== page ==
The absence of a legislative-based scheme in the area of home support has been challenging given that the qualifying criteria for such services can only be based on the needs of the person. There is no legal basis underpinning the scheme or means testing. Also, account is not taken of other circumstances when deciding upon provision. In the development of such legislation it will be important to ensure that there is equitable access and a firm funding basis for a new home support scheme. We must also ensure that the requirements to have a timely and flexible approach to address the recipient's needs is maintained. In legislating for home support, cognisance must be taken of other legislation that has already been enacted, particularly the Nursing Homes Support Scheme Act, so that there are no unintended consequences that could arise and that people are clear as to which scheme applies to their particular needs.
The HSE employs 6,300 home support staff in all areas outside of the great Dublin area and Wicklow, which includes the community healthcare organisations of CHO 6, CHO 9 and parts of CHO 7, and County Clare. In recent years, the HSE, working with staff and their trade union representatives, under the auspices of the Workplace Relations Commission, WRC, has implemented a comprehensive modernisation and improvement programme to better meet the needs of service users and the staff delivering the services. The details of these arrangements are outlined in the briefing note I have provided.
Section 39 grant-aided providers of home support services have traditionally provided supports with household tasks. However, the majority have evolved over the years to deliver personal care as well as essential household duties in line with the changing needs of older people. These providers are independent operators and they employ staff directly. The HSE has worked closely with the voluntary sector to develop and consolidate the sector in order to ensure that appropriate, sustainable and well-governed models of service which meet the needs of service users are implemented.
As service provision has expanded, including via the emergence of private providers, the HSE has developed appropriate specification and standards for the delivery of services with an increased focus on person-centred care and support grounded in the national standards for safer better healthcare. As part of this process, the HSE has engaged in a formal tendering process for home care services that are renewed periodically. As well as ensuring value for money, these arrangements have also assisted in preparing the sector for future regulation of services and for the anticipated implementation of a national statutory scheme for home support in due course.
The HSE recently commenced a tender process for home support services to replace the 2016 tender arrangements. The relevant documents were published on the Government's tender website. As the specific details for the tender process are only available to those who express an interest in participating in the process and given that the process is live, I am not in a position to go into specific details on the matter. However, I have provided an overview of the overall tender process and arrangements in the briefing note submitted.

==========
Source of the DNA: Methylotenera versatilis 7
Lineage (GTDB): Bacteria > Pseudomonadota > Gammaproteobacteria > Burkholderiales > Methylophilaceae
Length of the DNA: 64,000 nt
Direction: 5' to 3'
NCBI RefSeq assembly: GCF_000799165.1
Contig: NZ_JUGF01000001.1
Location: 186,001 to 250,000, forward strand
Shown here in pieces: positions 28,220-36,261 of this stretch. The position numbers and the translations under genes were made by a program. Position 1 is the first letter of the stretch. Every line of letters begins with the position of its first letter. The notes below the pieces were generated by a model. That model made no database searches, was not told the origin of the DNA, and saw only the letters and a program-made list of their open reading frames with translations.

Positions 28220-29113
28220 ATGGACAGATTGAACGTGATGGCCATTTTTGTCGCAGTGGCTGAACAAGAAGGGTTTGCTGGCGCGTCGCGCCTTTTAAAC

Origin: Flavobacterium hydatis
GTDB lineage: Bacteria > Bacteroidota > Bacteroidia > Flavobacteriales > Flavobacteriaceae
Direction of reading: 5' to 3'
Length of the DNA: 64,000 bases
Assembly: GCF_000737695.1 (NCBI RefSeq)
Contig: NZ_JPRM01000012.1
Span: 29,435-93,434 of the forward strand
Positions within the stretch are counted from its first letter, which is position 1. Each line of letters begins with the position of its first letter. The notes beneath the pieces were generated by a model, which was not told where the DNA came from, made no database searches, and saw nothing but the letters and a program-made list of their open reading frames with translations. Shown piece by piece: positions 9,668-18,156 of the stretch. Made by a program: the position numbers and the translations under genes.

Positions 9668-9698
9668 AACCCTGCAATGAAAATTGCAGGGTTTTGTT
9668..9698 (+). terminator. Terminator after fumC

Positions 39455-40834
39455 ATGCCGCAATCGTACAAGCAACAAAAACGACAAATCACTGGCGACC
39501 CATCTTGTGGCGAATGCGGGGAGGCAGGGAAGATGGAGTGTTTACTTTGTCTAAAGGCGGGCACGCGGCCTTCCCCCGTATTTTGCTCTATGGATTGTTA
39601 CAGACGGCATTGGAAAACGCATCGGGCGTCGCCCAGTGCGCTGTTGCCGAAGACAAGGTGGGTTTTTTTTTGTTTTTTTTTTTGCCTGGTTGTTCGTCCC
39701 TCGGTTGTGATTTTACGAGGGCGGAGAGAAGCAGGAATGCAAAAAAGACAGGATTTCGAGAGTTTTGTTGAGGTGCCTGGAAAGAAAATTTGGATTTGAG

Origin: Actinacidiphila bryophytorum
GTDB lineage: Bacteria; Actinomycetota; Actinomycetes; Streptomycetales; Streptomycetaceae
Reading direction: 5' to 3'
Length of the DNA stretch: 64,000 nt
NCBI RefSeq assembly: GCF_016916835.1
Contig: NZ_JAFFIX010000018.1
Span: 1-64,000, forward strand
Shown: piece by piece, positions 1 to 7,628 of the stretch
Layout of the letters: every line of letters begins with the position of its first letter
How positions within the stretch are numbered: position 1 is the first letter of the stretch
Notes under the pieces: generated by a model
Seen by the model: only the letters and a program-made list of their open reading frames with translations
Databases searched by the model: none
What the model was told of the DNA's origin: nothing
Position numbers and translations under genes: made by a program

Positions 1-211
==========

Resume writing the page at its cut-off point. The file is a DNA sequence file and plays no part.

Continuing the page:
The tender arrangement for 2018 will provide for the introduction of a consumer-directed approach to the delivery of home support as an additional mechanism of service delivery. This approach will facilitate clients to choose - and to have more of a say in respect of - the days and times of service delivery. Clients will have the opportunity to contact a number of approved providers in order to consider the services on offer. To ensure quality of care, providers must be included on the approved provider tender list set up following the tender process and they must not charge rates in excess of the agreed tender rates. Furthermore, the provider and the client must have regard for specific requirements identified in the HSE assessment of need.
In 2016, the HSE established a forum involving representatives from the - National Community Care Network, NCCN - the for-profit sector - Home and Community Care Ireland, HCCI - and the HSE to discuss home support service issues and to inform the sector of future developments. The forum has been a useful mechanism over the past two years for the sharing of opinions and addressing concerns.
The HSE is also recruiting staff to create audit teams across the nine CHOs. These teams will have the skill set to audit service provision and ensure that the tender service specifications required of successful providers are being implemented. An audit team is being appointed in each CHO, with an initial focus on external providers. Thereafter, the teams will support HSE direct service provision to improve quality standards.
A capacity review was conducted by the Department of Health. It identified that demographic changes during the period up to 2031 will see the population of those over 65 years of age increase by 59% and that of those over 85 years of age increase by over 95%. The scale of these demographic changes, linked to the Sláintecare recommended shift to community-based services, indicates that the scale of service developments required for home support will be in the range of between 70% to 120% by 2031. Meeting these service development targets will require forward planning in order to ensure the availability of the workforce required to deliver the quantum of service and facilitate the training requirements of the workforce to deliver on the service standards, as well as the funding mechanism required to support it in the context of a new scheme. There is a need to ensure that the oversight requirements necessary for such a comprehensive shift of service to the community is achieved safely and with the additional supports in primary care and other services that will be required.